Constable is renowned for his paintings of the English countryside. The Hay Wain—a piece often cited as “Constable’s most famous image”—conveys this favored subject matter. In the background, a cloudy sky is offset by bright green trees, while, in the foreground, horses are shown pulling a cart across a reflective river.
Katsushika Hokusai, South Wind, Clear Sky from Thirty-Six Views of Mount Fuji (1830)
South Wind, Clear Sky is 1 in a series of 36. Like its counterparts, this woodblock presents a unique view of Mount Fuji. In each distinct portrayal, Hokusai plays with color and perspective to offer a one-of-a-kind vantage point of the mountain.
Thomas Cole, View from Mount Holyoke, Northampton, Massachusetts, after a Thunderstorm—The Oxbow (1836)
Often referred to simply as The Oxbow, this piece by American artist Thomas Cole juxtaposes wild nature with an idyllic, pastoral setting. According to the Metropolitan Museum of Art, Cole experimented with this contrast in order to “emphasize the possibilities of the national landscape, pointing to the future prospect of the American nation.”
J. M. W. Turner, Rain, Steam and Speed – The Great Western Railway (1844)
Like many works by J. M. W. Turner, Rain, Steam and Speed – The Great Western Railway acts as both a beautiful landscape and a study of light, movement, and color. While, in this particular piece, the artist’s focus is on capturing the speed of a train, the backdrop offers a show-stealing, nearly abstracted view of nature.
Claude Monet, Impression, Sunrise (1872)
Painted by Claude Monet and showcased in the 1874 “Exhibition of the Impressionists,”, Impression, Sunrise gave name to the Impressionist movement. The oil painting is set in Le Havre, France, and offers the artist’s “impression” of the setting sun’s effect on the water.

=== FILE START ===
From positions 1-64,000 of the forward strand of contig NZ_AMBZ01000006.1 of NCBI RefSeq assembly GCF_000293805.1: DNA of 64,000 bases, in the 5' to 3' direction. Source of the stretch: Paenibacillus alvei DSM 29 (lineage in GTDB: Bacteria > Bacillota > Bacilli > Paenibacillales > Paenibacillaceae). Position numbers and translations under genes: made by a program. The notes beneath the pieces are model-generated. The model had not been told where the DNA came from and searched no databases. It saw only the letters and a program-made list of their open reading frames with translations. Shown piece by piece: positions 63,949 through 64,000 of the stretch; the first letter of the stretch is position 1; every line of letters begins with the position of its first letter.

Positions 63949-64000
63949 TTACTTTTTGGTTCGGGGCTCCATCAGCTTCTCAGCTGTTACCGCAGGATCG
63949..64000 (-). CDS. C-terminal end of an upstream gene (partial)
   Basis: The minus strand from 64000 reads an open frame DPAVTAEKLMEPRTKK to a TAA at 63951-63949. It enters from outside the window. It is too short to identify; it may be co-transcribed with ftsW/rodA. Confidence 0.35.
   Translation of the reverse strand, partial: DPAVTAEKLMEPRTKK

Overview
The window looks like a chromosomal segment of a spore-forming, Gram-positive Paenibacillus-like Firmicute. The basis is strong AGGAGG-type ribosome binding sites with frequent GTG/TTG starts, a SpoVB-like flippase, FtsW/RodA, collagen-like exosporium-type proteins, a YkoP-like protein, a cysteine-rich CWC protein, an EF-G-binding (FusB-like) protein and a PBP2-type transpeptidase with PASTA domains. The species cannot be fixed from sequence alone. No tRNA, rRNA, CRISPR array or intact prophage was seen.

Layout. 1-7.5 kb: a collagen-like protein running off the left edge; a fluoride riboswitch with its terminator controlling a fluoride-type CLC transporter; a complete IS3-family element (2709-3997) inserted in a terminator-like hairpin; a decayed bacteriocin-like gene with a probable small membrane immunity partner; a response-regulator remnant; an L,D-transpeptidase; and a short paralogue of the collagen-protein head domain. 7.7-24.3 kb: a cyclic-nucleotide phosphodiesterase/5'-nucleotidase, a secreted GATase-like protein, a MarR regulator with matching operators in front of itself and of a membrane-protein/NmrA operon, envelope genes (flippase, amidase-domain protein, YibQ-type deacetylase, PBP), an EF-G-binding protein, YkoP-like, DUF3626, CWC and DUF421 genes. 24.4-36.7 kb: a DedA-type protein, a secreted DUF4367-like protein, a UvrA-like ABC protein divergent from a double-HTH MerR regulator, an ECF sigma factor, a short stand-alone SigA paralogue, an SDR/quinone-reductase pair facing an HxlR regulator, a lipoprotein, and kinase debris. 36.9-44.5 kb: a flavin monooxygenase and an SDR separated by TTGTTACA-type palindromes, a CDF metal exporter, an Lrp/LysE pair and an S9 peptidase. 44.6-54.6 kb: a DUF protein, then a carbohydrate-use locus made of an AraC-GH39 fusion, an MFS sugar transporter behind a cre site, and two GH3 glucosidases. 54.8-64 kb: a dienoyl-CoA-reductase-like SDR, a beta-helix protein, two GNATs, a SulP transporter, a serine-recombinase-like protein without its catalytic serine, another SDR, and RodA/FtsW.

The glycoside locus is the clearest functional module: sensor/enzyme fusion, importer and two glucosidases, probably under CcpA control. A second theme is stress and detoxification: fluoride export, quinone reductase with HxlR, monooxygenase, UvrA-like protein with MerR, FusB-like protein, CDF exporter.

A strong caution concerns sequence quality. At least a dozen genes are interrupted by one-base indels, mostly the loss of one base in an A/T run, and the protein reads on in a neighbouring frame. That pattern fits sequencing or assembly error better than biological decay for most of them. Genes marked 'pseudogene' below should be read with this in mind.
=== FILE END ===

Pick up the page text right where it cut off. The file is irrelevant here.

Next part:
Paul Cézanne, Mont Sainte-Victoire (1885-1887)
Sainte-Victoire, a mountain in the South of France, remained Post-Impressionist painter Paul Cézanne’s preferred subject matter for years. In his series of oil paintings portraying the landform, he experiments with different views, color palettes, and perspectives to produce a comprehensive look at the mountain and its surrounding landscape. In this depiction from 1837, he frames the scene with trees in the foreground and a village in the distance.
Vincent van Gogh, Wheat Field with Cypresses (1889)
Wheat Field with Cypresses by Vincent van Gogh features several motifs often explored by the artists in his landscape depictions. These include towering trees, swirling clouds, and rolling hills. In a letter to his brother, Theo, van Gogh describes the painting. “I have a canvas of cypresses with some ears of wheat, some poppies, a blue sky like a piece of Scotch plaid; the former painted with a thick impasto like the Monticelli’s, and the wheat field in the sun, which represents the extreme heat, very thick too.”
Contemporary Landscape Painting
Given the long and diverse history of landscape painting, it is not surprising that many artists still dabble in the genre today. As evident in this contemporary landscape painting collection, many creatives have taken cues from the past to create landscape art that is both evidently inspired and highly original.
See if you can spot any similarities between these pieces by contemporary landscape artists and those by key figures from the past.
The post Art History: The Evolution of Landscape Painting and How Contemporary Artists Keep It Alive appeared first on My Modern Met.